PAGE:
If you are running Google Ads (previously AdWords) campaigns, then reporting on your campaigns in Google Analytics can provide valuable insights into people’s behavior after they’ve clicked your ads. The Google Ads reports allow you to evaluate the performance of your campaigns, ad groups, keywords and even get extra insights about your bid adjustments.
You can control the data included in your reports using filters. They’re useful because once you’ve created them they’ll continue to be applied, so unlike segments, you don’t need to add them each time you want to perform analysis in your reports. We’re going to look at 8 essential filters you should consider applying to your data in Google Analytics.
Understand the most important Google Analytics terminology. Think of this as your Google Analytics dictionary, your quick-reference guide to using your reports, say hello to the Google Analytics Glossary.
Do you need to delete user data from Google Analytics? We’ve created a tool using Google Sheets and the Google Analytics User Deletion API that lets you quickly and easily delete data from Google Analytics.
When it comes to AdWords, Analytics, Tag Manager, and all of the amazing products Google develops there is one certainty – they’re not going to stay the same for long.
So how do we stay up-to-date? How do we keep on top of the most significant changes?
A question that often pops up when I’m training people is “What does it take to become qualified in Google Analytics?” It’s a great question, so let’s jump in!
I'm going to show you how easy it is to get more out of Google Analytics by taking advantage of automation. I’m going to cover a range of tips that you can use today to streamline a whole range of different tasks – from finding insights in your data, to creating reports, and getting data in (and out) of Google Analytics.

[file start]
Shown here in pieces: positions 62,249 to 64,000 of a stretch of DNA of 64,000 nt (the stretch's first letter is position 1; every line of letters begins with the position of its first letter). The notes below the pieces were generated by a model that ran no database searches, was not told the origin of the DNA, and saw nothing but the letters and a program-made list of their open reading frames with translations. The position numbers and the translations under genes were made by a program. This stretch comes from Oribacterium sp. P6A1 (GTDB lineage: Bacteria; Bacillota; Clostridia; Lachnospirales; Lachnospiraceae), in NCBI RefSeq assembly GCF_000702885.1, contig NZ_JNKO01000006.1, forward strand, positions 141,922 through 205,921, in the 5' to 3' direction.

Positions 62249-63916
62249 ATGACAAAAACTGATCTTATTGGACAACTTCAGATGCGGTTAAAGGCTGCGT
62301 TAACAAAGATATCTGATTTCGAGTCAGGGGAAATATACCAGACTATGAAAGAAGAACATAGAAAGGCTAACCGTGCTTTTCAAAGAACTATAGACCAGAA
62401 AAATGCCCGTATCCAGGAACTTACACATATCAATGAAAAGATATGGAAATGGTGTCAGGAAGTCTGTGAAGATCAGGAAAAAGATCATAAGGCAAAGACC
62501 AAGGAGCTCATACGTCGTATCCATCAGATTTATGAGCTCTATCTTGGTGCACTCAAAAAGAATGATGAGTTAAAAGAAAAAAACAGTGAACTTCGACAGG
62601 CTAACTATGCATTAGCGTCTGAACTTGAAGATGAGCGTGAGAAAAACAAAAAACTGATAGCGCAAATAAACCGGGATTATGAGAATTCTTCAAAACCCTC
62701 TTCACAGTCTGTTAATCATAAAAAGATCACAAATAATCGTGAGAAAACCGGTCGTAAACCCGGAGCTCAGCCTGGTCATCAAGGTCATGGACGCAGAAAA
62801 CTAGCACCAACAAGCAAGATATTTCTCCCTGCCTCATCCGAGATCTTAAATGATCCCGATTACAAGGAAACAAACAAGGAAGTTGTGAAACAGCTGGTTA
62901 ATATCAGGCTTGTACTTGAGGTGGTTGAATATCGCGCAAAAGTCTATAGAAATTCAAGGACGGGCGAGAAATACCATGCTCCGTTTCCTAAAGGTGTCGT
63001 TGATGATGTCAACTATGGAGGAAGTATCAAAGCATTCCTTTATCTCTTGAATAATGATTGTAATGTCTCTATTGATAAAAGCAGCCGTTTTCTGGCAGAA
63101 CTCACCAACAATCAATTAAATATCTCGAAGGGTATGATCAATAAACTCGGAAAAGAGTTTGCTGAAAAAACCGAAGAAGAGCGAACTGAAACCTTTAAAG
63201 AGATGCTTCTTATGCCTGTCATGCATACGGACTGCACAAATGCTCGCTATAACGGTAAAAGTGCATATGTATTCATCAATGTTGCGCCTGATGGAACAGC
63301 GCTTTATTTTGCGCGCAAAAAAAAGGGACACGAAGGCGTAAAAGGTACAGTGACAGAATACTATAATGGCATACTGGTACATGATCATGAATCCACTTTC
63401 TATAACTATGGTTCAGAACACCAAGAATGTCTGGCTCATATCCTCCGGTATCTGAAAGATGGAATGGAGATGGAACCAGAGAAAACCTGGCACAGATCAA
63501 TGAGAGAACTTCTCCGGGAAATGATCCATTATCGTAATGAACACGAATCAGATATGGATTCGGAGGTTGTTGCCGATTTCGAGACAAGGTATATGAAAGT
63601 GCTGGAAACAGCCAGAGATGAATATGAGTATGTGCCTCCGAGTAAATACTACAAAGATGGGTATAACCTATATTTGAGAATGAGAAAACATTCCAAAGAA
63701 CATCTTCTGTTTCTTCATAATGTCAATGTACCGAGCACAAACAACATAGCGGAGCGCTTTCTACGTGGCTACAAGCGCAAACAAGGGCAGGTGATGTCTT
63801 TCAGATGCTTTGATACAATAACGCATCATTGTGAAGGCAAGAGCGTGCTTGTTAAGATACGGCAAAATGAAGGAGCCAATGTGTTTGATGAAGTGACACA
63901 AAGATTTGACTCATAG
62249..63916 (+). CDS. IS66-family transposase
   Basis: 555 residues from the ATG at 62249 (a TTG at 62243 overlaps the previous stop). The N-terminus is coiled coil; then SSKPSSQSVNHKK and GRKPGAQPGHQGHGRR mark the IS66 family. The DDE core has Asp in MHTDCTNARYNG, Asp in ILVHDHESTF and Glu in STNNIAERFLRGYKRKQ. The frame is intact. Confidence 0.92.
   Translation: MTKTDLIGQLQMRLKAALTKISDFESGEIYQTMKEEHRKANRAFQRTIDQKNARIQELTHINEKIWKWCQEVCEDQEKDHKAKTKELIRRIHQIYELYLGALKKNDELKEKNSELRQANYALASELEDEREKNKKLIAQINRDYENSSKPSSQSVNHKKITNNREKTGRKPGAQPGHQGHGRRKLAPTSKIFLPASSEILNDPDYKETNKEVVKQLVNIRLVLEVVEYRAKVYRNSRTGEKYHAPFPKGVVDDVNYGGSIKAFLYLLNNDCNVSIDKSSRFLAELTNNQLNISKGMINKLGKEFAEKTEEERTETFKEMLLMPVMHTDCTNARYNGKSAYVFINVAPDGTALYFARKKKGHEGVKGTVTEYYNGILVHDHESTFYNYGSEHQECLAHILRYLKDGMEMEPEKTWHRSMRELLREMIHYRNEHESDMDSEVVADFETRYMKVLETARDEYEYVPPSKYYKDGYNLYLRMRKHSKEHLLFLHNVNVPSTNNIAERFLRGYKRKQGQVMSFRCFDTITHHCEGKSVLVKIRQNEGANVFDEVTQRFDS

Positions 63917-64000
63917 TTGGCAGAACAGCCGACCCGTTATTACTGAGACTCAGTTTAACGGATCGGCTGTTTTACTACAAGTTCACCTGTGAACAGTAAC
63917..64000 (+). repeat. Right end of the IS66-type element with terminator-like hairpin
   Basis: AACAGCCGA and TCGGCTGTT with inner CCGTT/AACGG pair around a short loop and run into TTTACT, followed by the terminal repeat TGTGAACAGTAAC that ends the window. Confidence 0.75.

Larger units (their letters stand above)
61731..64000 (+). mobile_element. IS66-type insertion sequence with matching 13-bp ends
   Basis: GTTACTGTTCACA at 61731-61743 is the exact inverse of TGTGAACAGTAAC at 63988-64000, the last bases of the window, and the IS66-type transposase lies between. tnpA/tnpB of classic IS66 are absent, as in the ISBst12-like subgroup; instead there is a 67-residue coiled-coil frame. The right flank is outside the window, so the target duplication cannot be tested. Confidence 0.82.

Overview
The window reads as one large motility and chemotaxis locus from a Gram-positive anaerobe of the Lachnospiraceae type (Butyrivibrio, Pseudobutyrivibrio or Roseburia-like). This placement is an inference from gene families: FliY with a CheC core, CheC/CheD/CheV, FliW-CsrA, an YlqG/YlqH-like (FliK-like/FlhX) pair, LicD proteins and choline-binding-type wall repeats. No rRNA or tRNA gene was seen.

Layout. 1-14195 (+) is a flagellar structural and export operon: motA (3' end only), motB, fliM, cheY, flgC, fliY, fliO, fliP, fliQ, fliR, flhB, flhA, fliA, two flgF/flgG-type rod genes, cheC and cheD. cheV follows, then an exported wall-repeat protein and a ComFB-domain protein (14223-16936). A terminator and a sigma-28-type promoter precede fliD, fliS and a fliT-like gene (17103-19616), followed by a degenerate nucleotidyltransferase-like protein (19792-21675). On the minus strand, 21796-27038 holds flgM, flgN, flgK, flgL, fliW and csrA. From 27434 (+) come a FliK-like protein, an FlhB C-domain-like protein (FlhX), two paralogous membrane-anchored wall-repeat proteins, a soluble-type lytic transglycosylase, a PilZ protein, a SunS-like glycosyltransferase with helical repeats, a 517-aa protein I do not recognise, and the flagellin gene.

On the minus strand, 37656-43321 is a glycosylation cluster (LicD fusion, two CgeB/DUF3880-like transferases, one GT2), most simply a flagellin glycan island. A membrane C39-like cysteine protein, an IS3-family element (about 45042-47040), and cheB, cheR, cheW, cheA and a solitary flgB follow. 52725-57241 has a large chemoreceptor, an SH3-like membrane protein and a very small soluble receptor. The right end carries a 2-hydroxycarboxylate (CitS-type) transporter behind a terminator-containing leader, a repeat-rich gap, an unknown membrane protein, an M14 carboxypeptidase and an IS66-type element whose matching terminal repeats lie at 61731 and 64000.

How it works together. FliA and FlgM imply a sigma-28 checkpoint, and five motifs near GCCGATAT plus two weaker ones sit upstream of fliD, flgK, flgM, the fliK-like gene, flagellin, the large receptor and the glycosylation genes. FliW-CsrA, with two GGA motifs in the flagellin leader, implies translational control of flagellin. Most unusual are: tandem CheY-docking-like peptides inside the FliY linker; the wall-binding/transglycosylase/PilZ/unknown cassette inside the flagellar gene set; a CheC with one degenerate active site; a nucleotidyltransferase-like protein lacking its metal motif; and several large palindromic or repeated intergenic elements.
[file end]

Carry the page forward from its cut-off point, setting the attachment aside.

Here’s how you can use Google Analytics to understand people’s navigation paths, and answer questions like... Where do people go after viewing a blog post? How many people use my contact form after viewing a product page? What pages do people view if they convert? And is my website’s navigation correctly structured?
If you collect personal data on your website from people located in Europe then you need to be ready when the General Data Protection Regulation (GDPR) comes into effect on 25 May 2018. The GDPR provides specific rights for individuals when their data is going to be shared. It means that people need to be informed about how data will be processed, how it will be used and importantly give them the right to ask for a copy of the information and even ask to have their personal data deleted.
The two most common ways to track conversions on your website into Google AdWords are to use the dedicated AdWords conversion tracking or import conversions from Google Analytics. But which option is best? And what are the differences? Let's find out...